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Trudeaus dazzle crowd in Victoria, and PM delves into local issues

Update Prime Minister Justin Trudeau's visit to a park near Victoria didn't quite follow the script today as he accidentally fell into the water while trying to get into a kayak. Making a splash at @GulfIslandsNPR this morning. pic.twitter.
Prime Minister Justin Trudeau shares a laugh with his wife, Sophie Grégoire Trudeau, as he delivers remarks at the Laurier Club donor appreciation reception at Ocean Pointe Resort on Friday, Aug. 4, 2017.


Prime Minister Justin Trudeau's visit to a park near Victoria didn't quite follow the script today as he accidentally fell into the water while trying to get into a kayak.

A dampened Trudeau joked that he was, in his words, "happy the national media was there to capture that." Full story on the prime minister's activities Saturday [link]

Original story

Prime Minister Justin Trudeau and his wife Sophie Grégoire Trudeau lit up the stage and faces of federal Liberal Party supporters at a gathering Friday in Victoria.

Introduced by his wife as “your prime minister and my hubby,” Trudeau recalled one of their past visits to Victoria, when the couple paddled kayaks in the Inner Harbour and later got under each other’s skins.

“I think we had a fight that day,” said Trudeau, grinning. “I just never have liked the fact that she is faster in a kayak than me.”

Trudeau reached out to locals in the audience and touched on Victoria issues directly, including the recent opening of a supervised consumption site for drug users in downtown Victoria. He said it was part of his government’s effort to work with the province to improve the opioid crisis in which hundreds of people have died of illicit-drug overdoses.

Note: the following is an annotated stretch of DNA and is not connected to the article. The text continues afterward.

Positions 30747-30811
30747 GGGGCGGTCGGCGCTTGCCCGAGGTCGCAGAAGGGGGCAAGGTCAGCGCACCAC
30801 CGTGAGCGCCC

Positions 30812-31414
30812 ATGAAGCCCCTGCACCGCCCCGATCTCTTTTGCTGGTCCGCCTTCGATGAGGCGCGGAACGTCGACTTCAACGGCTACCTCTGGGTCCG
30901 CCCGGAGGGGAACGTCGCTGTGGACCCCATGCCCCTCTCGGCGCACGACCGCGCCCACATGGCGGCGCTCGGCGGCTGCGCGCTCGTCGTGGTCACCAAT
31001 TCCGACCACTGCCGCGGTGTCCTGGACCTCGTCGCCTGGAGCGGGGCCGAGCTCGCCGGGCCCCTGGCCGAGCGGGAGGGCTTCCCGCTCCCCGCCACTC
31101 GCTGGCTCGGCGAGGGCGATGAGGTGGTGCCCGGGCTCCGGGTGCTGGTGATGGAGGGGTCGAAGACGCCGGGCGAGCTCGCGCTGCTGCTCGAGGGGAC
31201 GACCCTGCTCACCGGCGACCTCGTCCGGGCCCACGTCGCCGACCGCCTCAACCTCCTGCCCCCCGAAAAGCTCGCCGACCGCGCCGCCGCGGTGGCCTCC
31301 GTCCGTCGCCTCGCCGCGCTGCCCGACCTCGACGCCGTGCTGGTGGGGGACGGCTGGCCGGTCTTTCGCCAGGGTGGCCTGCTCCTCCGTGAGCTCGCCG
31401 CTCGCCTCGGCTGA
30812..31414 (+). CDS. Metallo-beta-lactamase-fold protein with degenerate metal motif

“After listening to experts and considering the evidence, we announced the plan to allow a supervised consumption site in Victoria as the most compassionate way to help our most vulnerable citizens,” he said.

He also spoke of some of the things he considers his government’s successes over the past two years — a tax cut for the middle class and a richer Canada Child Benefit going to more families.

And he committed his government to seeking reconciliation with Canada’s Indigenous Peoples and to putting a price on carbon pollution to better protect the environment.

He did not mention U.S. President Donald Trump and the American move away from the Paris Accord on climate change, but Trudeau specifically committed Canada.

“We are standing by the climate change commitment we made in Paris,” he said. “We can’t walk away from the reality of climate change, and we won’t walk away from a global plan that has a realistic chance of fighting it.”

Trudeau congratulated Liberal Party workers for signing up 7,500 new members in B.C., but he said the work must continue.

It’s time for party members to start door-knocking, talking and, most of all, listening to people to prove the party’s readiness to govern respectfully.

“When you show up, knocking on someone’s door two years before an election, they will realize you are actually there to listen and engage, and not just beg for their vote next week.”

And he called again for a new commitment to respectful engagement and conversation.

“Everywhere you look, politicians are playing those easy cards of fear, division and anger,” Trudeau said.

“Those are the cards that might help get you elected, but they won’t help you govern,” he said. “It certainly won’t help you govern in a way that pulls people together and solves problems.”

— With a file from The Canadian Press

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